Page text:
Today, AWS launched the public preview of the AWS Distro for OpenTelemetry, a secure, production-ready open source distribution with predictable performance. As a top contributor to the OpenTelemetry project, our exporters are available today. We have begun joint testing with AWS and expect that our exporters will be included in the AWS Distro for OpenTelemetry when it becomes generally available. Users of AWS Lambda and Amazon Elastic Container Service (ECS) will have a streamlined path to instrument their applications with OpenTelemetry, and make that data immediately available within the New Relic One platform.
We’re excited to partner with AWS on AWS Distro for OpenTelemetry and to provide increased capabilities and scope to our users who instrument their applications using open standards.
New Relic is partnering with us in supporting AWS Distro for OpenTelemetry, with the goal of helping our customers achieve a standardized set of practices for collecting metrics and traces for modern applications running on AWS. Both teams are committed to offering a well-integrated and unified experience for customers who choose to instrument with OpenTelemetry. Among other AWS service integrations that New Relic supports, AWS Distro for OpenTelemetry will allow New Relic users to attain additional flexibility when consolidating logs, traces, and metrics across their software stack with other telemetry data sources.. —Mark Carter, General Manager, AWS.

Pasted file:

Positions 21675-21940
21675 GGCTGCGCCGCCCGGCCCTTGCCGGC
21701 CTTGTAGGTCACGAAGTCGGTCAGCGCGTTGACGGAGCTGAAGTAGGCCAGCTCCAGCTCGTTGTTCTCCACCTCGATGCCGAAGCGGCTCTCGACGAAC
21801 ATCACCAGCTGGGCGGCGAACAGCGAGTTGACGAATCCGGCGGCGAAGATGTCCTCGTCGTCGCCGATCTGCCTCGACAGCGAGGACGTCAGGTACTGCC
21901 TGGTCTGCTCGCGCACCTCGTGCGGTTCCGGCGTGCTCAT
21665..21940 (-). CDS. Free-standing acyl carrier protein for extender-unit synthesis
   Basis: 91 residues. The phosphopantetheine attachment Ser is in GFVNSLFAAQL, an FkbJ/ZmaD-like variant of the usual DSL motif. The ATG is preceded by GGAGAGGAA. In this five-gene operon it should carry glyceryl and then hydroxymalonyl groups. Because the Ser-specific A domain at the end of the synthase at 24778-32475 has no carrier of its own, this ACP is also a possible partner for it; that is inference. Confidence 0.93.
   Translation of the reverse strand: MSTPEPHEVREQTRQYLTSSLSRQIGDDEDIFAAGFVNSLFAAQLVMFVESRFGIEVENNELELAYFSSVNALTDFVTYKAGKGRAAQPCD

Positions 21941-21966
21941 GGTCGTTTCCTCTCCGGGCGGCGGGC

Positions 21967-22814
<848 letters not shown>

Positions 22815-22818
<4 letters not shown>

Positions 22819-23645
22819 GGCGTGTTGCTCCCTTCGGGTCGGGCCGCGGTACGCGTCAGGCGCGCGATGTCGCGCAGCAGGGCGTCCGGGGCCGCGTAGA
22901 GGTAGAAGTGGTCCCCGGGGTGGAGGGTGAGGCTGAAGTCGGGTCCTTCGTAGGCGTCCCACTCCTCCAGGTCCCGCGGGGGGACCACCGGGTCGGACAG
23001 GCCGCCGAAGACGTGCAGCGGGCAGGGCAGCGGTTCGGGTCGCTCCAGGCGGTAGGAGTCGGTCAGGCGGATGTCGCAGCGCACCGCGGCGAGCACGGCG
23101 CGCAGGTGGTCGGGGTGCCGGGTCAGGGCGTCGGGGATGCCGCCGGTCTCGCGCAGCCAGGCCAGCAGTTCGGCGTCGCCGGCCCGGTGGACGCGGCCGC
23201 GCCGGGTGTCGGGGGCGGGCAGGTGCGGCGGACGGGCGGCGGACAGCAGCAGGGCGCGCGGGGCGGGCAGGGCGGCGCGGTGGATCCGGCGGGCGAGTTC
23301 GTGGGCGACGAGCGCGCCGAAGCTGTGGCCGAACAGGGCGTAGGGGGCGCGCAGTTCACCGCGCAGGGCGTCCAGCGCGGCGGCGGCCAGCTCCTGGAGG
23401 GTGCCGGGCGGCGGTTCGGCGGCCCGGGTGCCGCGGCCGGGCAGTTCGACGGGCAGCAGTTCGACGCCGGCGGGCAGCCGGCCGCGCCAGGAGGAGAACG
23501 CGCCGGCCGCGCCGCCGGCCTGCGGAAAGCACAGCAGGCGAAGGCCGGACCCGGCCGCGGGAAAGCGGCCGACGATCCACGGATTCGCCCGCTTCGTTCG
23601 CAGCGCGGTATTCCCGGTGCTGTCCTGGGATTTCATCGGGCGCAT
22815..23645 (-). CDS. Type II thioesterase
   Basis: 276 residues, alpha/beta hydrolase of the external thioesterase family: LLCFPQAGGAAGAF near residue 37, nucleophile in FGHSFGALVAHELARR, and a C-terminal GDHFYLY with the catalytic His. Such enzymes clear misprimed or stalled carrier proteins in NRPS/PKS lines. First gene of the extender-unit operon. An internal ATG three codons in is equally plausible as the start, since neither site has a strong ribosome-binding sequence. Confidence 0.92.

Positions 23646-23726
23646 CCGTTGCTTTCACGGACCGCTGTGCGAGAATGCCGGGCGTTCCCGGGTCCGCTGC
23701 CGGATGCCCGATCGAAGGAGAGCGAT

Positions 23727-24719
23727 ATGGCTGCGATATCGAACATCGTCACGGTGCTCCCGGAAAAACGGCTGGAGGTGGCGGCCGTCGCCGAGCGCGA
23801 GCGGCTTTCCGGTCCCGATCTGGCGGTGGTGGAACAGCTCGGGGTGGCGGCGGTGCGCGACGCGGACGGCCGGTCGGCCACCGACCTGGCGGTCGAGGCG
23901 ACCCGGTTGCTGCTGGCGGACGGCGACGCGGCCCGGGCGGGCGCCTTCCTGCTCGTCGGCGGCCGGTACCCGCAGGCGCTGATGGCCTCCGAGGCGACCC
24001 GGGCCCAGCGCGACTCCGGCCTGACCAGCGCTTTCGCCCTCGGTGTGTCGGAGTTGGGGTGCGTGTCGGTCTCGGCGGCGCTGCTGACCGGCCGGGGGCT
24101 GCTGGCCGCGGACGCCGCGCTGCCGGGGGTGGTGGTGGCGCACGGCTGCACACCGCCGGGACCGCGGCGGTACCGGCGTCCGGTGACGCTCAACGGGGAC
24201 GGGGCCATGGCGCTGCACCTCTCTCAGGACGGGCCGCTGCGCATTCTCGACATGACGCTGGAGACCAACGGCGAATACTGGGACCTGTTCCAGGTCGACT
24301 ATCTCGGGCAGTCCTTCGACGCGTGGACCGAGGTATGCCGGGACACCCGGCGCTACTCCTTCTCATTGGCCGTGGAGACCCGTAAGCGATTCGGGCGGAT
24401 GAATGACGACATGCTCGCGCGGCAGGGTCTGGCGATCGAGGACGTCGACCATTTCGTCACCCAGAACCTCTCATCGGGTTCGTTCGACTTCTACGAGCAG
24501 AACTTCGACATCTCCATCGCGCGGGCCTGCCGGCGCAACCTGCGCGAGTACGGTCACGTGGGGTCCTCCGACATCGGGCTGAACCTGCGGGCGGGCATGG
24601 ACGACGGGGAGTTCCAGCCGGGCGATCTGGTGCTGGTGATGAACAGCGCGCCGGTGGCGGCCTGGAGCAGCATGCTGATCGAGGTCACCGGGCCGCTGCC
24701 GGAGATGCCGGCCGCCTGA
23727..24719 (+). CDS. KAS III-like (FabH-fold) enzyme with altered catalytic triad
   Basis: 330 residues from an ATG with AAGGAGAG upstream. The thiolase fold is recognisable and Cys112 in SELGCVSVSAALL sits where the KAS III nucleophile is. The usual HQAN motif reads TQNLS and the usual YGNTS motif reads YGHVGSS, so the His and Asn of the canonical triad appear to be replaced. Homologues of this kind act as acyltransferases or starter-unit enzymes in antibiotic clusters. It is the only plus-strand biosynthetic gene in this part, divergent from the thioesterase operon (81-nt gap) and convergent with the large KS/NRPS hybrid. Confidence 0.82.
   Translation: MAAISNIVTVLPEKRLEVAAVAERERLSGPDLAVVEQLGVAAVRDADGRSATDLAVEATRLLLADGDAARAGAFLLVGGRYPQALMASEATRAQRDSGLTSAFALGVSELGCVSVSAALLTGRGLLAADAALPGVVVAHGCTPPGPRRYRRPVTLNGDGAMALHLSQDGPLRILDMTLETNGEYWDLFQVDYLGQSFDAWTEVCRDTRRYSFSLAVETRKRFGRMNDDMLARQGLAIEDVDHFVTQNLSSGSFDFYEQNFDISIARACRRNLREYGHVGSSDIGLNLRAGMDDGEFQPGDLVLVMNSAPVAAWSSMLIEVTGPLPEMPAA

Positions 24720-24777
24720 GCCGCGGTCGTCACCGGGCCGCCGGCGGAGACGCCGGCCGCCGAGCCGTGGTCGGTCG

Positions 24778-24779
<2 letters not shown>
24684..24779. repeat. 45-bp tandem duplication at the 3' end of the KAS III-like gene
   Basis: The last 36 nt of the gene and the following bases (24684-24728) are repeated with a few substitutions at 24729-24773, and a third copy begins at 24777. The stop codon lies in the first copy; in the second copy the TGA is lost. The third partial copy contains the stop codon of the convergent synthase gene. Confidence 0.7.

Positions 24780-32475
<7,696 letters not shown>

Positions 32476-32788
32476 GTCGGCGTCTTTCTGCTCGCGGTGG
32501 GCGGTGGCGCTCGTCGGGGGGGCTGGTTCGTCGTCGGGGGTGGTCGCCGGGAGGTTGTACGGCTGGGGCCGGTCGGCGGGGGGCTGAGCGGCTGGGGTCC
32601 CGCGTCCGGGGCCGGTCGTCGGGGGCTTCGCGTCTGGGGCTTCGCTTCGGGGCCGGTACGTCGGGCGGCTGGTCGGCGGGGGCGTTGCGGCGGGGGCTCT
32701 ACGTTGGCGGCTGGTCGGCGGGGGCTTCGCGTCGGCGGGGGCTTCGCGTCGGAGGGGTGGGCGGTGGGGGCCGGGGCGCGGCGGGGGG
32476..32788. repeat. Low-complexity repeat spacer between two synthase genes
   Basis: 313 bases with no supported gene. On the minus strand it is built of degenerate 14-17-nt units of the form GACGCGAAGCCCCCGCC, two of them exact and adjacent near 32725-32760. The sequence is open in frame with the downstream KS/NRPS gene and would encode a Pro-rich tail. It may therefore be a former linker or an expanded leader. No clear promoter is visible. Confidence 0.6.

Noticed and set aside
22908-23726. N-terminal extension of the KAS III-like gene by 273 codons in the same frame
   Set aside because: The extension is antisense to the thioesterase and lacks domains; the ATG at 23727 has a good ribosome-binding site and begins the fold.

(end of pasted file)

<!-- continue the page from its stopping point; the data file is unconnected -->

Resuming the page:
OpenTelemetry is the standard at New Relic
OpenTelemetry standardizes instrumentation across your applications and services, which is essential for complete end-to-end visibility. Being an open standard, it also encourages broad collaboration among developers and fosters instrumentation ubiquity. We're standardizing our future observability offerings on OpenTelemetry, increasing our investments in the project to become a major contributor to the standard, and evolving our strategy to fully embrace open instrumentation. We’ll contribute our instrumentation to OpenTelemetry projects, including support for the hundreds of frameworks and libraries that provide you an unparalleled breadth of visibility. We’ve also taken a leadership role in OpenTelemetry metrics, contributing twelve years’ worth of experience to the metrics semantic specification, as we believe metrics are fundamental to understanding, monitoring, and observing the health and performance of a service.
Currently, we provide exporters for Java, Go, .NET, and the OpenTelemetry Collector to send telemetry data from your services to New Relic One, with other language exporters coming soon. Our fully managed, highly-scalable, and performant SaaS platform reduces the cost and operational burden of maintaining different systems for storing, querying, and visualizing data.
New Relic One now has a UI dedicated to providing full APM functionality for your OpenTelemetry data. With this curated experience, you can find the root cause of incidents quickly, and optimize the performance of your applications and services. Apart from the exporters, we’ll be providing pre-built OpenTelemetry integrations and continuously evolving our user experiences to ensure users can easily adopt OpenTelemetry.
Start exploring OpenTelemetry and New Relic